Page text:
Thursday, June 9, 2011

V. S. Naipaul

That's not versus, those are his initials.

Anyway, Nobel Laureate V. S. Naipaul has apparently caused something of a kerfuffle by saying no woman is his writing equal, and that all women write sentimental, banal "feminine tosh", in part because they're not masters of the house.

A lot of women especially seem to be up in arms about this, but speaking as a person in possession of my own personal vagina, I have to say it feels a bit like the headline here is "one 79 year old writer makes sexist and self-aggrandizing remarks". I mean, he's one guy, and an older gentleman at that. I certainly don't see this as a pervasive sentiment. A lot of my favorite magazines have female editors and publish many excellent female authors. You can hardly throw a rock in science fiction without hitting a piece by Cat Rambo and as far as I'm concerned that's great. I've never read Mr. Naipaul's work, but the nobel committee tends to be pretty reliable about these sorts of things, so I trust he does have cracking good prose. His remarks seem to me like he appreciates a particular type of narrative, full of active characters who are masters of their own houses, and has little patience for much else. That's fine, really, that's his prerogative. It feels like there's a bit of a tautology there- women's fiction is banal and unengaging because it doesn't deal with sufficiently masculine issues.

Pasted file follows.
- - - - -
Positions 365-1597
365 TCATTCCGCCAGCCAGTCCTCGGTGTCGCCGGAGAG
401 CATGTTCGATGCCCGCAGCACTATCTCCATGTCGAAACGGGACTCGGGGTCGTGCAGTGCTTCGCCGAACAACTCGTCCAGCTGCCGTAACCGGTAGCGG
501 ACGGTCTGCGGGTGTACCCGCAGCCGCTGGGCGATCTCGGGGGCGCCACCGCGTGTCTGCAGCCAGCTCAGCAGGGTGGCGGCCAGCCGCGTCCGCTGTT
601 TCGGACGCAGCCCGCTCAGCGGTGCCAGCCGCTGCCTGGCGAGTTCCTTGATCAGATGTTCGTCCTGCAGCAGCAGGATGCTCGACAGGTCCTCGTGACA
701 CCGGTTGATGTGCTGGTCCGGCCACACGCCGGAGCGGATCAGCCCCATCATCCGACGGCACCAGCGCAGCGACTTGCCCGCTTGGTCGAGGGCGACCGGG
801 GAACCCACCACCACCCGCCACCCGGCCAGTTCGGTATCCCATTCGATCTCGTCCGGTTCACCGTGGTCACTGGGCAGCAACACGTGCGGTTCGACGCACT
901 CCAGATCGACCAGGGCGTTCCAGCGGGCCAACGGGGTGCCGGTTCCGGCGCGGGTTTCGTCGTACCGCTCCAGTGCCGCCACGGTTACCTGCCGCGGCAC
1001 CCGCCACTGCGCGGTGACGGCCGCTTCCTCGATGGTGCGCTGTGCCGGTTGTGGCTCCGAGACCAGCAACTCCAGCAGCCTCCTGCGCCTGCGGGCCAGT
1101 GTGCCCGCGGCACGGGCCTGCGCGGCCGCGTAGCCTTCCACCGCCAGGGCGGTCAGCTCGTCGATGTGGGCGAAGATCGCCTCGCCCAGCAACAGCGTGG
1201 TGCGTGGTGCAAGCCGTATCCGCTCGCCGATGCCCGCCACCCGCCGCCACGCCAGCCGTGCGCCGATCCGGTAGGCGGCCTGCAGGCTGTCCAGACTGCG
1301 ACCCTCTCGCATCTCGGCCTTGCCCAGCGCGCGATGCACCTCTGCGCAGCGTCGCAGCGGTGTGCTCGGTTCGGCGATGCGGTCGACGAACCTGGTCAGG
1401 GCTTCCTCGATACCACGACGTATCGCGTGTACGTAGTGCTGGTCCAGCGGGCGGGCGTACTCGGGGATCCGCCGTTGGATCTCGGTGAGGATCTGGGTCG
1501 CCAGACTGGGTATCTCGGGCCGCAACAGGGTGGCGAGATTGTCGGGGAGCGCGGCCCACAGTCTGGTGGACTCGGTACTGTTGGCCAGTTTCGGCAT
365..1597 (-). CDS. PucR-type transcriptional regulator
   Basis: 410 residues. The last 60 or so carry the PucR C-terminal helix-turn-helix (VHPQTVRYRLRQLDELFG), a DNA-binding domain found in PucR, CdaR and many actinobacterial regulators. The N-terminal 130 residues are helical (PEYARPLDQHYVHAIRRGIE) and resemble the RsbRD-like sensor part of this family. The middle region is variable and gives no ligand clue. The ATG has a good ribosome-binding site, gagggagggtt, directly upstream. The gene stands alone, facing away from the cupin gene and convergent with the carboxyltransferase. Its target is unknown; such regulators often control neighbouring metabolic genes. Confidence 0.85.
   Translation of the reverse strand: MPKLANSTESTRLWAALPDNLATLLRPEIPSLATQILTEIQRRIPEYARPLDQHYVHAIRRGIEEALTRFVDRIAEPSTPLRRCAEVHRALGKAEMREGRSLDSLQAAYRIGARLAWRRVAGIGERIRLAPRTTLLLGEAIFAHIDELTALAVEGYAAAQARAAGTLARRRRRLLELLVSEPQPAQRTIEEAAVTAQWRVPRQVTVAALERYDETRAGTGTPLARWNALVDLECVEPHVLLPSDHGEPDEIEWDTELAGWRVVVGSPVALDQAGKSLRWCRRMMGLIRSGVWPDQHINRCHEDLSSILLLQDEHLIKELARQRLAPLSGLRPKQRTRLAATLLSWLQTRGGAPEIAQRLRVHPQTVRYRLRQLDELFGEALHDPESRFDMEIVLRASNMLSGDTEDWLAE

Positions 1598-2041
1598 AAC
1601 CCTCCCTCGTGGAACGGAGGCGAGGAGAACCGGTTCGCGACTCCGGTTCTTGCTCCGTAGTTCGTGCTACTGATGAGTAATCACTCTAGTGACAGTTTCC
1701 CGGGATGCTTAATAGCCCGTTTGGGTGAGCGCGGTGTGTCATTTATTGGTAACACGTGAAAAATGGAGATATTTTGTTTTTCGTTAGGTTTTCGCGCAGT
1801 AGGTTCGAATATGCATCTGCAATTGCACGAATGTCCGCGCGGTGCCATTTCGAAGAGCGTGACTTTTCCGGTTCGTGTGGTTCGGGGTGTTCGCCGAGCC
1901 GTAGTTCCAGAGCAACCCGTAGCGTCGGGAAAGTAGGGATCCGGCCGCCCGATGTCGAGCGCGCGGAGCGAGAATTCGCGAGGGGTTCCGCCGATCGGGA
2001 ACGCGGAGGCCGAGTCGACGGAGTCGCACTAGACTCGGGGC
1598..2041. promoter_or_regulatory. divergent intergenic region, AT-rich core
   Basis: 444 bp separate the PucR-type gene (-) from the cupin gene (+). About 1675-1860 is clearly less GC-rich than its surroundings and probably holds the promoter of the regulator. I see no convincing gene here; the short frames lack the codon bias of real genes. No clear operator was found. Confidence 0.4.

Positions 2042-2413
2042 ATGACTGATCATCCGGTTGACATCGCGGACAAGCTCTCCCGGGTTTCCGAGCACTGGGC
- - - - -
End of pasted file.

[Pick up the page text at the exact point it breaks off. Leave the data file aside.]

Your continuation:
For what it's worth, I think he's wrong on several counts. 1. That there aren't women out there writing unsentimental fiction with solid prose. 2. That sentimental fiction about the issues around not being the master of one's own house is by definition banal and not as good. 3. That women are never actually masters of the house. And so on.

But he gets to have an opinion and I get to disagree with him. That's how a free and open exchange of ideas works.

(My favorite quote of the article is as follows: "My publisher, who was so good as a taster and editor, when she became a writer, lo and behold, it was all this feminine tosh. I don't mean this in any unkind way." Here's to the kindest way you can mean it.)

Edit: and here is a link to the editor's response. Good to see she's not terribly hurt by it either.

1 comment:

  1. Meh, just sounds like an instigator. Hope he's talented. He wouldn't be the first talent to also be a complete jackass.